CEO Gordon Riske will say farewell to KION at the end of 2021

Globalization, automation, digitalization, and electrification – for Gordon Riske, these megatrends of the present were and are firmly anchored in his own life story. After 14 years under his leadership, it is no accident that the KION Group has positioned itself precisely where it is.

When Gordon Riske was appointed CEO of the KION Group in 2007, the Group was still focused on the traditional forklift business. Automation and digitalization were terms that were only being brought to life slowly within intralogistics, and although the subsidiary Linde Material Handling already had manufacturing operations in Xiamen, China, the intralogistics world seemed significantly smaller in retrospect: A Chinese producer at a trade fair would still have been perceived as exotic by the specialist media at that time, and the lucrative markets for forklift manufacturers were located in Europe and North America. All this was set to change significantly in the years to come. And how KION is positioning itself in this changed world today clearly bears Riske’s signature: A global Group that defines and anticipates the future trends of its industry.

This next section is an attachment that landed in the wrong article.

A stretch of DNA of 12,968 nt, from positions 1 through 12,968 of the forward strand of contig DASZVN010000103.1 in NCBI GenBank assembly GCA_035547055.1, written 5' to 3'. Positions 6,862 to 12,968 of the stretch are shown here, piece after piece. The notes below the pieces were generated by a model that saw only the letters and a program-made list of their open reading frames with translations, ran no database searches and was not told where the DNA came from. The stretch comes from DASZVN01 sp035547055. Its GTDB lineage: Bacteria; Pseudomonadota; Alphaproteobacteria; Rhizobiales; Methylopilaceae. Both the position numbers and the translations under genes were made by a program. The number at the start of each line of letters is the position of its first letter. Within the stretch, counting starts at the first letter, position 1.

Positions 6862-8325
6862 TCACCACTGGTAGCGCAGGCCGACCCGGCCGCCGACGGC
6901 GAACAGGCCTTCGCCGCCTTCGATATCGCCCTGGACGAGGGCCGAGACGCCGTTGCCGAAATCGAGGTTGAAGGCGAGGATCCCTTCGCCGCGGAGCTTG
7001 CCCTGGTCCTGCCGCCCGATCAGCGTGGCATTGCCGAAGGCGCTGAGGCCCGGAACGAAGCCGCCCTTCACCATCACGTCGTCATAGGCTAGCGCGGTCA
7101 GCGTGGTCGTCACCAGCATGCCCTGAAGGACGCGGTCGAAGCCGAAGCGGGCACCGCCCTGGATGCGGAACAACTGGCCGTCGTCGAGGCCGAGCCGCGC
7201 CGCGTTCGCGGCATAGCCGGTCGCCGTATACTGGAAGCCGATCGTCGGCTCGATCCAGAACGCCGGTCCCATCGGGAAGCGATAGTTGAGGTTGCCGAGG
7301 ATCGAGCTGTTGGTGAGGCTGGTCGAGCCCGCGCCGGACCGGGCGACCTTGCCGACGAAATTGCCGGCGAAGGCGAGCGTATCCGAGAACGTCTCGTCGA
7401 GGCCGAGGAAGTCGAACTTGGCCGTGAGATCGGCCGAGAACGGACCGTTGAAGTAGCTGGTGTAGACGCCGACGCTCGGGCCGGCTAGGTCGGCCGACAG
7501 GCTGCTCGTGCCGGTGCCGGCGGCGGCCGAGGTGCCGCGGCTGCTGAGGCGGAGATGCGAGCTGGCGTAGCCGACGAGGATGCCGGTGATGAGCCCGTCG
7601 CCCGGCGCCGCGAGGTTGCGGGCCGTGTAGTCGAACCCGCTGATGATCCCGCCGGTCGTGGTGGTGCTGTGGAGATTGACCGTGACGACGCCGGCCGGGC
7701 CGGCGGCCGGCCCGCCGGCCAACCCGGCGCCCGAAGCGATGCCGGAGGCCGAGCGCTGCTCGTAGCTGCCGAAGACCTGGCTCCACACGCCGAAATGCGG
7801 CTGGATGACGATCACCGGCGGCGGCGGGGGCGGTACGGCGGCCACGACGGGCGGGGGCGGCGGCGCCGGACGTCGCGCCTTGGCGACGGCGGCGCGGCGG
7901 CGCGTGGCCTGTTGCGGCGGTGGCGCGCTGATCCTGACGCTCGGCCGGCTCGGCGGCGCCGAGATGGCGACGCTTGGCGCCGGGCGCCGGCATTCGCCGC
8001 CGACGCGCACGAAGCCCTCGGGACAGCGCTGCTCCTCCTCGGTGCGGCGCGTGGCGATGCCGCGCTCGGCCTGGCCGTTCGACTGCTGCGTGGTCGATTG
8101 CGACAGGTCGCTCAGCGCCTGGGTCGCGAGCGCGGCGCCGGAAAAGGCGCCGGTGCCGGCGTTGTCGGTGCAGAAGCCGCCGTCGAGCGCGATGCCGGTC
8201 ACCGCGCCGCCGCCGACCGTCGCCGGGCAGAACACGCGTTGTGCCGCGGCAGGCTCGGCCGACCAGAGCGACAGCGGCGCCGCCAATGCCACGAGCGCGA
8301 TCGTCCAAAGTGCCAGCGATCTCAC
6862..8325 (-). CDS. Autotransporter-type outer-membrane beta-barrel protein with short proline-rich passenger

“At home anywhere in the world”

Gordon Riske has been a consistent driving force behind KION’s international orientation. When the Group bought Dematic in 2016, this was primarily interpreted as a significant step towards automating warehouse logistics, and rightly so. However, it was also a very deliberate decision to position the full-service provider of intralogistics solutions globally, because there were definitely alternatives to this. According to Riske, one such alternative involved positioning the company in the USA. But that wasn’t quite enough for KION. Dematic, on the other hand, had a strong North American business as well as footholds in Europe and Asia, and this became a highlight of KION’s global orientation. As did the acquisition of Chinese brand Baoli, which in turn opened up markets for the Group throughout the world. Thinking globally was already part of Riske’s mindset. He grew up in the USA as the son of refugees; his parents came from Germany and what is now Ukraine. German was spoken at home, and his English, which was mediocre at first, quickly flourished too. Riske reflected that “growing up in an environment like that means that you feel at home anywhere,” and he applied this attitude to his role as CEO. His close co-workers recalled he was insistent about traveling to remote locations to be right there on the ground and listen to the people, claiming he “always felt at home in the factories and branches”.